Plato - Introduction

628 views
480 views

Published on

Published in: Education
0 Comments
0 Likes
Statistics
Notes
  • Be the first to comment

  • Be the first to like this

No Downloads
Views
Total views
628
On SlideShare
0
From Embeds
0
Number of Embeds
3
Actions
Shares
0
Downloads
1
Comments
0
Likes
0
Embeds 0
No embeds

No notes for slide

Plato - Introduction

  1. 1. How ought we to live?
  2. 2. How ought we to live? A theoretical question: What is the purpose of life? What does it all mean?
  3. 3. How ought we to live? A theoretical question: What is the purpose of life? What does it all mean? Also a practical question: What institutions do we need, and how should they operate? What forms of thought, action, and communication should we adopt? What should we be doing on a day-to-day basis — as individuals and socially?
  4. 4. The Greek Reinvention: New Forms of Life Democracy
  5. 5. The Greek Reinvention: New Forms of Life Democracy Drama
  6. 6. The Greek Reinvention: New Forms of Life Democracy Drama The Academy
  7. 7. The Greek Reinvention: New Forms of Communication Democracy Drama Rhetoric: the language of action The Academy
  8. 8. Democracy Drama The Academy Rhetoric: the language of action Poetry: the language of emotion The Greek Reinvention: New Forms of Communication
  9. 9. Democracy Drama The Academy Rhetoric: the language of action Poetry: the language of emotion Philosophy: the language of reason The Greek Reinvention: New Forms of Communication
  10. 10. Democracy Drama The Academy Rhetoric: the language of action Poetry: the language of emotion Philosophy: the language of reason the GOOD the BEAUTIFUL the TRUE The Greek Reinvention: New Forms of Communication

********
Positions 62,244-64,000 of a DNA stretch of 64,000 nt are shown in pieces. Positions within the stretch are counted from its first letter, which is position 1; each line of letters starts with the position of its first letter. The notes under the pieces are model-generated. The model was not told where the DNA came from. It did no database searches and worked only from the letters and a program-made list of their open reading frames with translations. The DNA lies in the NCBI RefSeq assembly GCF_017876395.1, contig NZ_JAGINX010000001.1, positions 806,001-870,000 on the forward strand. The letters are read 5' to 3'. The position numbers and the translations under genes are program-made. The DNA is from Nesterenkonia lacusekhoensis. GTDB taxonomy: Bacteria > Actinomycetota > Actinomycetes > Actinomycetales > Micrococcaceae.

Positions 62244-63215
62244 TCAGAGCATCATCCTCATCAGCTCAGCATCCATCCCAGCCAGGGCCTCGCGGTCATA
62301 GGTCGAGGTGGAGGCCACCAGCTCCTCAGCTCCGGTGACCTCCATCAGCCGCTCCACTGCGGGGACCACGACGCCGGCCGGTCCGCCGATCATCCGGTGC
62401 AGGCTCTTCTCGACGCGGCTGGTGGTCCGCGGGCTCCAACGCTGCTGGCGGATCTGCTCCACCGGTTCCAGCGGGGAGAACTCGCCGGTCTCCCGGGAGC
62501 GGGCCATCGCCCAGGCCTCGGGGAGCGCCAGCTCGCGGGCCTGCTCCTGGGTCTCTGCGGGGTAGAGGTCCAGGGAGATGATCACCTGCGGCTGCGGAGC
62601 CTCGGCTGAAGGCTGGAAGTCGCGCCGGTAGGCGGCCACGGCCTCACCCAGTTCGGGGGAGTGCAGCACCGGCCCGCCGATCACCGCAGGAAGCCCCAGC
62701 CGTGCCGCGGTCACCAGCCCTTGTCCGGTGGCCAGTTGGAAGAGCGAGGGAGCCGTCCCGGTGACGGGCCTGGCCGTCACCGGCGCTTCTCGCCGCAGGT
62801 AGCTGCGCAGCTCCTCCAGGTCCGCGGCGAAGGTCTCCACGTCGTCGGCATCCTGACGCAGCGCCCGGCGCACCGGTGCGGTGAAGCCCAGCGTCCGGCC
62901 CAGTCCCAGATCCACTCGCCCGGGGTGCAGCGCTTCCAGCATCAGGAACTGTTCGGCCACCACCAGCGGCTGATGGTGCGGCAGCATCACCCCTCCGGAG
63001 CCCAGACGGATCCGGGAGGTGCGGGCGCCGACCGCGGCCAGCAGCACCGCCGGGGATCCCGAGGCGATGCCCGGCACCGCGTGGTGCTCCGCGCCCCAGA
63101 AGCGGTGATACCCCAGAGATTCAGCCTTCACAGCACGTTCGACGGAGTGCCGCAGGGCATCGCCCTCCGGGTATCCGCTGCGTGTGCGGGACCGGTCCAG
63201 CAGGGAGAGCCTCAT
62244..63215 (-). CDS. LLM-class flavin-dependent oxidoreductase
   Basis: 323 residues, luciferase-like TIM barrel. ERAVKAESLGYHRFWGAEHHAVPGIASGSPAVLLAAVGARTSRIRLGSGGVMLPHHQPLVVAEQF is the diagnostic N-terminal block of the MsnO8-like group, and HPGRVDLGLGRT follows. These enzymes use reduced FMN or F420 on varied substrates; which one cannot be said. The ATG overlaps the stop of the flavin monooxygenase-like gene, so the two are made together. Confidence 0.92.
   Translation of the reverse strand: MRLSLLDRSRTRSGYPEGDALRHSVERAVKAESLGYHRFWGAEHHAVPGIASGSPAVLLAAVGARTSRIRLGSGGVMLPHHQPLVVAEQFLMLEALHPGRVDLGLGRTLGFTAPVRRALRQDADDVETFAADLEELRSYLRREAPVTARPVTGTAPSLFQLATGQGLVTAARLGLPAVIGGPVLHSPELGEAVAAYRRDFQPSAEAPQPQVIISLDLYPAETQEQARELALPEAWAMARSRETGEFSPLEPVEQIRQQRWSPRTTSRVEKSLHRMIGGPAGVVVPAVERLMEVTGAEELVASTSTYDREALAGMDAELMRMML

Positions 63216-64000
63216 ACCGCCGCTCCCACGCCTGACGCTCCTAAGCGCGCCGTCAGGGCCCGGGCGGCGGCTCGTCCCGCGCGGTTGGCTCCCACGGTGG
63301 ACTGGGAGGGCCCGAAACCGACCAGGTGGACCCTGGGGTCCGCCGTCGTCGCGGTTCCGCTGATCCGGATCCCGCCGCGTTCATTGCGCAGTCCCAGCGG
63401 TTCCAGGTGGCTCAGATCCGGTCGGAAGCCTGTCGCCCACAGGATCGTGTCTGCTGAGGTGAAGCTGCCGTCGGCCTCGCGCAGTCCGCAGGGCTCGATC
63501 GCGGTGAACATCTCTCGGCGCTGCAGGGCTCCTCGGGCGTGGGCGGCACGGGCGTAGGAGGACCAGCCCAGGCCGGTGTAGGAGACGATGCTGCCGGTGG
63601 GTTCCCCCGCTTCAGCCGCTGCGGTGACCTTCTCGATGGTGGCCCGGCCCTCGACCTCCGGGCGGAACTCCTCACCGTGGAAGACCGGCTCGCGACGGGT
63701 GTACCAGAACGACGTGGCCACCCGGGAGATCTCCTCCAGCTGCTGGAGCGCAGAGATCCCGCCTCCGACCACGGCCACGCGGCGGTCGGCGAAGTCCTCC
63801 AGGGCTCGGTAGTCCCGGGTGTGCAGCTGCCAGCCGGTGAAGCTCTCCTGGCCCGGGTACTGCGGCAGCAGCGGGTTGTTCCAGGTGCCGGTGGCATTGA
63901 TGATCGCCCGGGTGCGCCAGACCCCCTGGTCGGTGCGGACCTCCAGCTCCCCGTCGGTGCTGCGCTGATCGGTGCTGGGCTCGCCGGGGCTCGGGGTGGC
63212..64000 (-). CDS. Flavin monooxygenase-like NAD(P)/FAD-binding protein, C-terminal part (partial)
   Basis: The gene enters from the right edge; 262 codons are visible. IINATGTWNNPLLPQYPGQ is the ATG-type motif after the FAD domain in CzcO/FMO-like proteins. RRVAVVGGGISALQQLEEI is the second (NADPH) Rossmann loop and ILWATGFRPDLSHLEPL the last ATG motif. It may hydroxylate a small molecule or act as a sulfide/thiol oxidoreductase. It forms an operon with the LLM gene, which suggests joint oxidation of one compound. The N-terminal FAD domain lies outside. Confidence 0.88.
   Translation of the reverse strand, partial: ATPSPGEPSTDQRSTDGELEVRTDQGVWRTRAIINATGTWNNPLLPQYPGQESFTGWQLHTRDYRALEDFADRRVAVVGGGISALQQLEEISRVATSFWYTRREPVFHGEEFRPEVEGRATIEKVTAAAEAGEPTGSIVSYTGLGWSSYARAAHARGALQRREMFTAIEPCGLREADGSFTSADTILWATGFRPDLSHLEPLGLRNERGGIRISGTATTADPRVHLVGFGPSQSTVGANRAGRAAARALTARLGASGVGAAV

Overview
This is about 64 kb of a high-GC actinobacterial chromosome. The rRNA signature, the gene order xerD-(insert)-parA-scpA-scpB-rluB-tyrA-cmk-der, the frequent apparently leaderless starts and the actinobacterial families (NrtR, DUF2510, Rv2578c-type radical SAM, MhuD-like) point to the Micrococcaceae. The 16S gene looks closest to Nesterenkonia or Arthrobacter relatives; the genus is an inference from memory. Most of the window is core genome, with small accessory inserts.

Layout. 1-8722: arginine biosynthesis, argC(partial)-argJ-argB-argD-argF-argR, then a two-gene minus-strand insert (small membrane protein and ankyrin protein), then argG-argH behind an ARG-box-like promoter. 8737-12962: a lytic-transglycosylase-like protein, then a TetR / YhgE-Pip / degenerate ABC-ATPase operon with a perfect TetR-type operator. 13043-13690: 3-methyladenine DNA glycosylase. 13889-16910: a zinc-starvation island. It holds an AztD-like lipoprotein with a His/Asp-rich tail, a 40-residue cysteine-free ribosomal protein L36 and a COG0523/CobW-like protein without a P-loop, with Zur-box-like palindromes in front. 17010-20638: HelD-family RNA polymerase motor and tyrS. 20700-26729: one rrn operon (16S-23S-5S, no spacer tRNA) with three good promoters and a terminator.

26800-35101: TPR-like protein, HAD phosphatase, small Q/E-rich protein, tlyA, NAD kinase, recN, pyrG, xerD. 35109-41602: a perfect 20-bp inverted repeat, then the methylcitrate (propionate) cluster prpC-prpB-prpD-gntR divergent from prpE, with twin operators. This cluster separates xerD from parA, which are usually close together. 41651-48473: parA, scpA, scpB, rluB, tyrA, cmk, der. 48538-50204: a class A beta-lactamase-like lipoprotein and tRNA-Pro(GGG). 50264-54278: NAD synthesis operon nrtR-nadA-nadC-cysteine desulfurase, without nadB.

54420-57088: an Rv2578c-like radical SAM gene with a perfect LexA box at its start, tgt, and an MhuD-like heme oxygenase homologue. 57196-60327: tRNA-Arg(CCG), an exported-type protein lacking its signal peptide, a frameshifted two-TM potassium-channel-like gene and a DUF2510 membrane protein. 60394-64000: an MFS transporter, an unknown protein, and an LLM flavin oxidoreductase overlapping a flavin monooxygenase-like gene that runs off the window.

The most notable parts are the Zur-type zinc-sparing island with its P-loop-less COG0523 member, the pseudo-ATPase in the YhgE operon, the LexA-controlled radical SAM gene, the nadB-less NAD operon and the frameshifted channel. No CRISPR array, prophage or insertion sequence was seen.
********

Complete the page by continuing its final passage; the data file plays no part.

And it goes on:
11. 11. How ought we to live? For Plato, the answer to the question “How ought we to live?” is “Justly.” Justice ought to be the ultimate purpose of all of our endeavors; it is justice that gives meaning to life.
  12. 12. How ought we to live? For Plato, the answer to the question “How ought we to live?” is “Justly.” Justice ought to be the ultimate purpose of all of our endeavors; it is justice that gives meaning to life. What is justice? The harmonious (hence beautiful ) union of the true and the good .
  13. 13. How ought we to live? For Plato, the answer to the question “How ought we to live?” is “Justly.” Justice ought to be the ultimate purpose of all of our endeavors; it is justice that gives meaning to life. What is justice? The harmonious (hence beautiful ) union of the true and the good. Why, then, does Plato prefer philosophical discourse to rhetoric (and also to poetry)? What, in Plato’s view, makes the discourse of philosophy more likely to bring about justice? What makes rhetorical discourse less likely to bring about justice?
  14. 14. How ought we to live? For Plato, the answer to the question “How ought we to live?” is “Justly.” Justice ought to be the ultimate purpose of all of our endeavors; it is justice that gives meaning to life. What is justice? The harmonious (hence beautiful ) union of the true and the good. Why, then, does Plato prefer philosophical discourse to rhetoric (and also to poetry)? What, in Plato’s view, makes the discourse of philosophy more likely to bring about justice? What makes rhetorical discourse less likely to bring about justice? Why do you suppose that Plato chooses to compose in this specific genre, i.e., the dialogue?

×